much more likely in today's climate when the effects of human
greenhouse gas emissions are included.
. . .
2: The intensity and extent of drought in December 2014. More
than one-half of California was in exceptional drought.
Swain and his team pointed out2 that the “resilient
ridge” pattern caused dry periods in many California winters,
but this time the ridge was more extensive and resilient than
in previous dry winters. A resilient ridge forces the jet
stream to flow far north over Alaska and the Gulf of Alaska,
and from there, to proceed south toward California. This is
great for transporting tropical moisture into Alaska, but
not for bringing moisture into California. These authors also
compared model simulations of climate in the 20th century
with those in the pre-industrial era before greenhouse gases
were emitted. They found that the likelihood of a strong resilient
ridge was at least four times greater in the 20th century
than in the pre-industrial era. That suggests a strong human
and his team4 examined causes for the drought
in two climate simulation models. In the first model, unusually
high sea surface temperatures (SST) were reproduced in the
North Pacific Ocean in the 2012-13 and 2013-14 winters. They
concluded, “Anthropogenic climate change seems likely to have
contributed to these extreme SST and the extreme upper-level
height anomalies” that led to the resilient ridge.
simulation model reproduced high water temperatures in the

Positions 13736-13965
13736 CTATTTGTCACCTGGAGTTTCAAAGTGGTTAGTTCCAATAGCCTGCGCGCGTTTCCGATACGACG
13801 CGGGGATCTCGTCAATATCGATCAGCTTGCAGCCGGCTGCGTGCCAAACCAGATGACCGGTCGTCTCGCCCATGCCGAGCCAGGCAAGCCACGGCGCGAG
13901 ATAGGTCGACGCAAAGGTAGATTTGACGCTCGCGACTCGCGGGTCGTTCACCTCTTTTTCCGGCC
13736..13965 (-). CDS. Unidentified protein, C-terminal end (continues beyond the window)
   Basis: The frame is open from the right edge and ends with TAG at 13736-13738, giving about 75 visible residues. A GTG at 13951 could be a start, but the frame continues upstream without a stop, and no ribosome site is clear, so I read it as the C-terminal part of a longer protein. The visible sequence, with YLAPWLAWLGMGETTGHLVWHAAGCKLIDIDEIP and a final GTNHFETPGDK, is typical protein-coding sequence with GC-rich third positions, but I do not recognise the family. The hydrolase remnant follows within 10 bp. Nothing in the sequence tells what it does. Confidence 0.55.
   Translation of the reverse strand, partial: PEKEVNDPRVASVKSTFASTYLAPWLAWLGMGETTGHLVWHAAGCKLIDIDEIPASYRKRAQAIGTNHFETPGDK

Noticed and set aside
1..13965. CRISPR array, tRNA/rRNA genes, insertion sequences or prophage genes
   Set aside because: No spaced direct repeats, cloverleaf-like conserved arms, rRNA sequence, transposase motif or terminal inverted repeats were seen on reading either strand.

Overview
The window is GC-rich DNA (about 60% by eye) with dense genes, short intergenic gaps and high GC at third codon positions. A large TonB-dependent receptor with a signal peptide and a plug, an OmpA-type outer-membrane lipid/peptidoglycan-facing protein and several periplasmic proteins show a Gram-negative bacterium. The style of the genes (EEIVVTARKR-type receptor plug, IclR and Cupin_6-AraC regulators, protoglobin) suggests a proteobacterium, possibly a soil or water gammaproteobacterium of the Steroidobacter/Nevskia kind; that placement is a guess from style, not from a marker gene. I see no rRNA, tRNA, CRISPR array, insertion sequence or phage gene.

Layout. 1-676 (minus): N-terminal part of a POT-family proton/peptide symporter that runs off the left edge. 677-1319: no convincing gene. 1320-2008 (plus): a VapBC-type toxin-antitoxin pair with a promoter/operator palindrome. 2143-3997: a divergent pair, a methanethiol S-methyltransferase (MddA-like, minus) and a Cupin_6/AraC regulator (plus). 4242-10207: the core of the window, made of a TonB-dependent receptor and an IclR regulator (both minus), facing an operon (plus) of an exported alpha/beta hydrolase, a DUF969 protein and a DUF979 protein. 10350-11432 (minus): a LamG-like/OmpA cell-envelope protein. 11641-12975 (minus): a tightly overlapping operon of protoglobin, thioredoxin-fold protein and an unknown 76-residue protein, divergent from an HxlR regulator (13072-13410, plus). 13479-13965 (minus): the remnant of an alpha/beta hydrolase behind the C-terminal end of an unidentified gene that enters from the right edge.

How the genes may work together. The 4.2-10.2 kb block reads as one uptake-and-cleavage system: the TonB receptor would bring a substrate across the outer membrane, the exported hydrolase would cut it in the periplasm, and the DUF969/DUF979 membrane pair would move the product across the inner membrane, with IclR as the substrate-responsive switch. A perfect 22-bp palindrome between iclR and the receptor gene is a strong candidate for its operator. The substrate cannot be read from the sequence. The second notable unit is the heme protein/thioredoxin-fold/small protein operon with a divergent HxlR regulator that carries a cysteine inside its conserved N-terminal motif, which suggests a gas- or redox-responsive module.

North Pacific, but not in the eastern Pacific near California
where the warmest water was actually observed. Funk concluded
that a long-term warming trend of Pacific Ocean water did
not contribute substantially to the recent drought.
and Schubert3 agreed that the unusually warm
Pacific waters led to a predilection for drought in California,
but that long-term global warming did not increase the risk
of extreme dry years. Two effects of the warming seem to counteract
each other: the first effect is to establish a strong “resilient
ridge” that indeed blocks many Pacific storms from entering
California. The second effect is to boost the humidity in
air over the warmer eastern Pacific; the added moisture is
expected to increase the chances of rainfall over the state.
But the combined effect is, as we have seen, no trend toward
either dryer or wetter winters.
and Predictability of the 2011-2014 California Drought,”
an Assessment Report by Richard Seager, M. Hoerling, S. Schubert,
B. Lyon, A. Kumar, J. Nakamura, N. Henderson (2014). Climate
Program Office, National Oceanic and Atmospheric Administration
(NOAA), Washington DC, 40 p.
extraordinary California drought of 2013/2014: Character,
context, and the role of climate change,” by Daniel
Swain and 6 co-authors (2014) [in: Explaining
Extreme Events of 2013 from a Climate Perspective,
a special supplement], Bulletin of the Amer. Meteorological
Society, vol. 95, no. 9, Sept. 2014, p. S3-S7.
of the Extreme Dry Conditions over California during early
2013,” by H. Wang and S. Schubert (2014), p. S7-S11
(in citation #2 above).
the contribution of the observed global warming trend to the
California droughts of 2012/13 and 2013/14,” by C. Funk
and 2 co-authors (2014), p. S11-S15 (in citation #2 above).
Return to Home Page